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 OALibJ  Vol.9 No.1 , January 2022
Erratum to “Reproductive Success in Fish Stocks Can Be Reproduced by Environmental Factors Alone” [Open Access Library Journal, 2021, Volume 8: e7636]
Abstract: The original online version of this article (Sakuramoto, K. (2021) Reproductive Success in Fish Stocks Can Be Reproduced by Environmental Factors Alone. Open Access Library Journal, 8: e7636. https://doi.org/10.4236/oalib.1107636) unfortunately contains some mistakes. The author wishes to correct the errors in the following version:

1. Introduction

Reproductive successes (RPS) largely fluctuate every year. Such fluctuations cause the large variability in stock abundance. Therefore, the mechanism that controls the fluctuations in RPS is very important for managing fishery resources. Generally, it has been considered that a density-dependent effect is the essential factor driving fluctuations in RPS, while environmental factors have been considered only a perturbation factor.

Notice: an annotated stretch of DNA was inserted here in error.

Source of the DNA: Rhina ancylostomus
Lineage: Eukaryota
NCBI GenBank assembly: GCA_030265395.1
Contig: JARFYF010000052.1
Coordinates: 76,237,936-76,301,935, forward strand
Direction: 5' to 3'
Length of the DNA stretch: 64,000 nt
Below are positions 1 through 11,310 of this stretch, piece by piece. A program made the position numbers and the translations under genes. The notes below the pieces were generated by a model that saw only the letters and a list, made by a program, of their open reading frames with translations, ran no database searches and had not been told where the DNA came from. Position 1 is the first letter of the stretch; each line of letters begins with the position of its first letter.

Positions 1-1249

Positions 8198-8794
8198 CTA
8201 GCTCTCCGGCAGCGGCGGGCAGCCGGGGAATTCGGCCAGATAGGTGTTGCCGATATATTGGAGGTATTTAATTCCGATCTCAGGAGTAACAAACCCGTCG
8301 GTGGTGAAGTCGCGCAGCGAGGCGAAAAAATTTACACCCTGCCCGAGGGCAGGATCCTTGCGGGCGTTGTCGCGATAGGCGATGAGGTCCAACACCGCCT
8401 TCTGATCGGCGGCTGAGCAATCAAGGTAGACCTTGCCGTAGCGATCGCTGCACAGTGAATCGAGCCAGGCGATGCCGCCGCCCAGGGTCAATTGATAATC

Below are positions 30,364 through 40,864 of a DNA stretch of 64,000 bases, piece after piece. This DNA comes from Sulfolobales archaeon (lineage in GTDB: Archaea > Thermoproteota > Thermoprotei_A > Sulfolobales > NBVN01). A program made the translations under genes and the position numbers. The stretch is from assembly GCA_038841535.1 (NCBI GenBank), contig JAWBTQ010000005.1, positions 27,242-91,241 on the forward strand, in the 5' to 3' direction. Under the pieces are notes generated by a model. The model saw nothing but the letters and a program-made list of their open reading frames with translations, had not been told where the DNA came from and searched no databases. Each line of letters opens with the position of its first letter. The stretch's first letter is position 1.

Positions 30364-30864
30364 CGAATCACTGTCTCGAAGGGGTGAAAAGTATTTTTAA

However, Sakuramoto [1] [2] showed that the RPS of Pacific stock of Japanese sardines and Pacific bluefin tuna could be reproduced using only environmental factors. The model did not assume a density-dependent effect. As the main environmental factors, the sea surface temperature in the Kuroshio extension area was used for the former stock, and the monthly index of Arctic Oscillation (AO) and Pacific Decadal Oscillation (PDO) was used for the latter stock.

The aim of this paper is to investigate whether or not the mechanism proposed by Sakuramoto [1] [2] could be adapted to other stocks. That is, whether RPS could be reproduced using only environmental factors. In this study, only AO and PDO by monthly index were used as the environmental factors, and we attempted to reproduce the RPS for 12 stocks harvested around Japan.